Of course, it's impractical to charge for weddings that way because with weddings you're dealing in retail, and the clients rightly expect tax to be included. It's also why it seems very amateurish when our competitors to quote for a certain no of hours work. Naturally we should know how long it takes to do a job, but we actually quote for making a programme, adding our creative skills and experience to our technical skills, not hiring ourselves out as baby sitters or piano teachers.

Best regards

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Old May 9th, 2010, 11:53 AM   #13
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Quote:
Originally Posted by Philip Howells View Post
If you're going up against full time production companies this quote misses out insurance, depreciation, travel, food, administration and, most important of all, profit. Until I learned (by working for a production company owned by an advertising agency) I failed entirely to make money - made great programmes but no money. The company added 50% to the total costs as its profit. Once I learned this I also learned how to run a profitable company.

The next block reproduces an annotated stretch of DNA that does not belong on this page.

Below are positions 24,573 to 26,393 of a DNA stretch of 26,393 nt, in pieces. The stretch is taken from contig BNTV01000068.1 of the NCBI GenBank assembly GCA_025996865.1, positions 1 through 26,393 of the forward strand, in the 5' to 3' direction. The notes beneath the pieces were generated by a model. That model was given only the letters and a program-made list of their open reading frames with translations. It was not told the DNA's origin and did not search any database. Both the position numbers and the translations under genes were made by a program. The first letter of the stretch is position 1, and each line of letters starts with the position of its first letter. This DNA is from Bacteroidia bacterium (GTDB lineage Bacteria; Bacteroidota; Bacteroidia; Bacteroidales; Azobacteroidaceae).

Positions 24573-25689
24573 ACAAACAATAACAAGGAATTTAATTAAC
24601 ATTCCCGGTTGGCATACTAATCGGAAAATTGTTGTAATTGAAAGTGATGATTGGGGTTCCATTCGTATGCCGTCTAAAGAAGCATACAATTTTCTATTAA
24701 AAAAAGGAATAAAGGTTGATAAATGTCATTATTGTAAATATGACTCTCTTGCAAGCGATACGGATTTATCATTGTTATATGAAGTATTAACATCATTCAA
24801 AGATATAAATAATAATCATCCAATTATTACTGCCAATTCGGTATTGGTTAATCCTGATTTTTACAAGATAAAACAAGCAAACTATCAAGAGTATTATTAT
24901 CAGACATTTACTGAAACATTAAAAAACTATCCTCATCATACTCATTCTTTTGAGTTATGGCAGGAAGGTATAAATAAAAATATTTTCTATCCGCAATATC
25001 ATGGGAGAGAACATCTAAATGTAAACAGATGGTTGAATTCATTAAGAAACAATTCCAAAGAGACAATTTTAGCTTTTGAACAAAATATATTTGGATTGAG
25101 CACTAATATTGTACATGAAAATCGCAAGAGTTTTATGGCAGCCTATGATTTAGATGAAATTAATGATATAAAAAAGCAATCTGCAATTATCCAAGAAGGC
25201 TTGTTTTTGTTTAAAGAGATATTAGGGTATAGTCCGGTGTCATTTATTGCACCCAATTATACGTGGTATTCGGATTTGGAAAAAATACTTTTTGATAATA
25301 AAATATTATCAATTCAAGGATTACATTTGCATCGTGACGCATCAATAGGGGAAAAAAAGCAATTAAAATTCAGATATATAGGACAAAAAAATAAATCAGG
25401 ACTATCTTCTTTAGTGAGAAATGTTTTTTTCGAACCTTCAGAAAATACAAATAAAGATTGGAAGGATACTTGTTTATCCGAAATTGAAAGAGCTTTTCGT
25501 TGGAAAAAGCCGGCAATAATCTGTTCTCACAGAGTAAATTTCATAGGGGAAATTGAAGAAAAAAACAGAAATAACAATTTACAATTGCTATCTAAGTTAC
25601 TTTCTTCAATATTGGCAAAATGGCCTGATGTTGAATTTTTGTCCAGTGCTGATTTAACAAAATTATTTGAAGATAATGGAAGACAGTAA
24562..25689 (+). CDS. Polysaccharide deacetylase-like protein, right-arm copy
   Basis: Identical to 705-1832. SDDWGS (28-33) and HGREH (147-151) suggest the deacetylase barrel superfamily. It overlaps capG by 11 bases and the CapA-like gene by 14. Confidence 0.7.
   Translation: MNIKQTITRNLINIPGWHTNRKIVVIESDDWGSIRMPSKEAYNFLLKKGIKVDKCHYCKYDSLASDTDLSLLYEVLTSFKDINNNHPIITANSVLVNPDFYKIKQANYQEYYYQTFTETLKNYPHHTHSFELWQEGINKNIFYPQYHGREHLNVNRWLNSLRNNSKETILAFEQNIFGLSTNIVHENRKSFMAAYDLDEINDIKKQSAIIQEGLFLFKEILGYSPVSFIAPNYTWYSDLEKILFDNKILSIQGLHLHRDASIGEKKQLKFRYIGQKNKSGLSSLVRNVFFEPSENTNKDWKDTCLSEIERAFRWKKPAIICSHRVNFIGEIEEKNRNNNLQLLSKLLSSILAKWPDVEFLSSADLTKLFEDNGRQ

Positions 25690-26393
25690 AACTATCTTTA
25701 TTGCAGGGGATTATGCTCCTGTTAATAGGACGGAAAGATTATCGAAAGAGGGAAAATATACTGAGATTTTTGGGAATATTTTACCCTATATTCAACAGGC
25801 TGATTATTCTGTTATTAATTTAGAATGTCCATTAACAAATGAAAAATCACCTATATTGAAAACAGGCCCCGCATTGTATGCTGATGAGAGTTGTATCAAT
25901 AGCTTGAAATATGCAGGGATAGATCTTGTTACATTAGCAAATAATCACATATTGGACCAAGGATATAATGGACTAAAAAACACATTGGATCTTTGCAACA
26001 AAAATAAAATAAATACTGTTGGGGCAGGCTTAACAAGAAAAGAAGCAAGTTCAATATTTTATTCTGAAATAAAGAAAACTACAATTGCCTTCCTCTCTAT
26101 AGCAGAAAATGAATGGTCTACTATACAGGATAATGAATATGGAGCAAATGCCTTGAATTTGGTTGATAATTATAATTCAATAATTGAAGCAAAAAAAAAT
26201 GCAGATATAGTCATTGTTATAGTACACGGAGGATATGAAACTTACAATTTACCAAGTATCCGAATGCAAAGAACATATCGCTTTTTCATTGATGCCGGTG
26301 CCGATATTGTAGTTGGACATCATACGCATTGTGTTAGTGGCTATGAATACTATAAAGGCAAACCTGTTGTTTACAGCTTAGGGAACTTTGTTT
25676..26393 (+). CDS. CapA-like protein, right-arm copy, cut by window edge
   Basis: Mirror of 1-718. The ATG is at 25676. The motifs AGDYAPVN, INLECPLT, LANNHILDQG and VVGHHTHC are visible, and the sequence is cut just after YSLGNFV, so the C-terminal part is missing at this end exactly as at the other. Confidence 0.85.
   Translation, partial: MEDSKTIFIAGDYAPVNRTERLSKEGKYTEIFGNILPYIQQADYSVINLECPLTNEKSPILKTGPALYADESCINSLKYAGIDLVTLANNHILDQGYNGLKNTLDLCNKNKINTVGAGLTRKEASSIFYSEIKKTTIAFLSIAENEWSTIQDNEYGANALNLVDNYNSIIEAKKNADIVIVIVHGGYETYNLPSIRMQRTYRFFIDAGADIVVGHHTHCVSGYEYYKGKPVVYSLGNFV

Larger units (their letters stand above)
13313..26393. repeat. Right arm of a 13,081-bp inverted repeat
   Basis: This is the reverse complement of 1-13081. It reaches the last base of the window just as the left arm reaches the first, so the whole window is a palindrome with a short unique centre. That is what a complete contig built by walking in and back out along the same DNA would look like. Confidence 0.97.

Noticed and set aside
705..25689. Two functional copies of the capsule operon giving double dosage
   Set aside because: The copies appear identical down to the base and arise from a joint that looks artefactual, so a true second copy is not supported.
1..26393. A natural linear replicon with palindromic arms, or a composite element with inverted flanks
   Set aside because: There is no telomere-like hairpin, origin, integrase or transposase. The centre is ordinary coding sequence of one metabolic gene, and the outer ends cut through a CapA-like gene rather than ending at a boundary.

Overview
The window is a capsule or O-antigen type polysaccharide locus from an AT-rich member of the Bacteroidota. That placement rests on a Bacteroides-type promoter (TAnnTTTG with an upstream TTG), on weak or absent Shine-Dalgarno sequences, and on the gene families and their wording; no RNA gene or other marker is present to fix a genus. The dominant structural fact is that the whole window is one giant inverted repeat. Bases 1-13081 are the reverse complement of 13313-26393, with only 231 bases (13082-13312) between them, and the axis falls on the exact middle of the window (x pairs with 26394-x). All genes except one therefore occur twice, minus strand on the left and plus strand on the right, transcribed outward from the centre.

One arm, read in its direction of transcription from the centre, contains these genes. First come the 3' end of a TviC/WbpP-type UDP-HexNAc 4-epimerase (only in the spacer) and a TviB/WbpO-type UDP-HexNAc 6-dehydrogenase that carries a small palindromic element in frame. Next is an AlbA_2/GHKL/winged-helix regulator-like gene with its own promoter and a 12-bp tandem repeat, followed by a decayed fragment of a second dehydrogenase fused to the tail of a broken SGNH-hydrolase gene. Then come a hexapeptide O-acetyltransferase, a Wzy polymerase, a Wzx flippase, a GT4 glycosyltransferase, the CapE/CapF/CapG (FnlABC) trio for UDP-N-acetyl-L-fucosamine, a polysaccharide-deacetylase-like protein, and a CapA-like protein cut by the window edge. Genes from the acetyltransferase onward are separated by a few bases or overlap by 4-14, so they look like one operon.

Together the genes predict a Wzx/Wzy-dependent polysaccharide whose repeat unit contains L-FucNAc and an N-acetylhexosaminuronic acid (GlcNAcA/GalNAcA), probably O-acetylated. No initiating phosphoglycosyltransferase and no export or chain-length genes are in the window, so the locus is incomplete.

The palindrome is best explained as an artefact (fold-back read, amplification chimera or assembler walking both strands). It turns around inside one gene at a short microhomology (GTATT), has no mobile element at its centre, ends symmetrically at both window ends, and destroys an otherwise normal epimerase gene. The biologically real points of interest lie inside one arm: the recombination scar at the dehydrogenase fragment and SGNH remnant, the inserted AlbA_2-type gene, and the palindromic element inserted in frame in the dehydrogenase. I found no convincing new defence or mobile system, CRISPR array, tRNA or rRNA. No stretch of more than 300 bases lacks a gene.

It's also why running a wedding video production company is so difficult - with so many amateurs willing to work for costs there's no profit.
I own a full time production company with four employees (I don't shoot weddings.) These rates do take into account the costs of insurance, food(?), administration, profit, etc. I don't know what rates are like in the UK, but here in the midwest of the USA, these rates are typical. Rates like these have allowed me to provide jobs and make a decent living for myself.
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Old May 9th, 2010, 08:15 PM   #14
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Chris, then accept my apologies for misunderstanding the way you described your quote construction. What you're saying is that you build into the hourly rate for pre-, post- and production all the elements I mentioned. I think that the OP might not have understood that.

May I add that on the basis of these figures you must also run a very efficient business. $6k for what was described isn't overcharging in any economy.

Regards

Philip
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Old May 16th, 2010, 02:10 AM   #15
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I agree that his numbers seem far too low. Here in Illinois, $6k is a minimum for a 30s commercial from any reputable production company. And $3k will get you a couple of Comcast guys for half a day (using Comcast's video gear). (these rates are for the simplest political commercials with a single person sitting in front of the camera)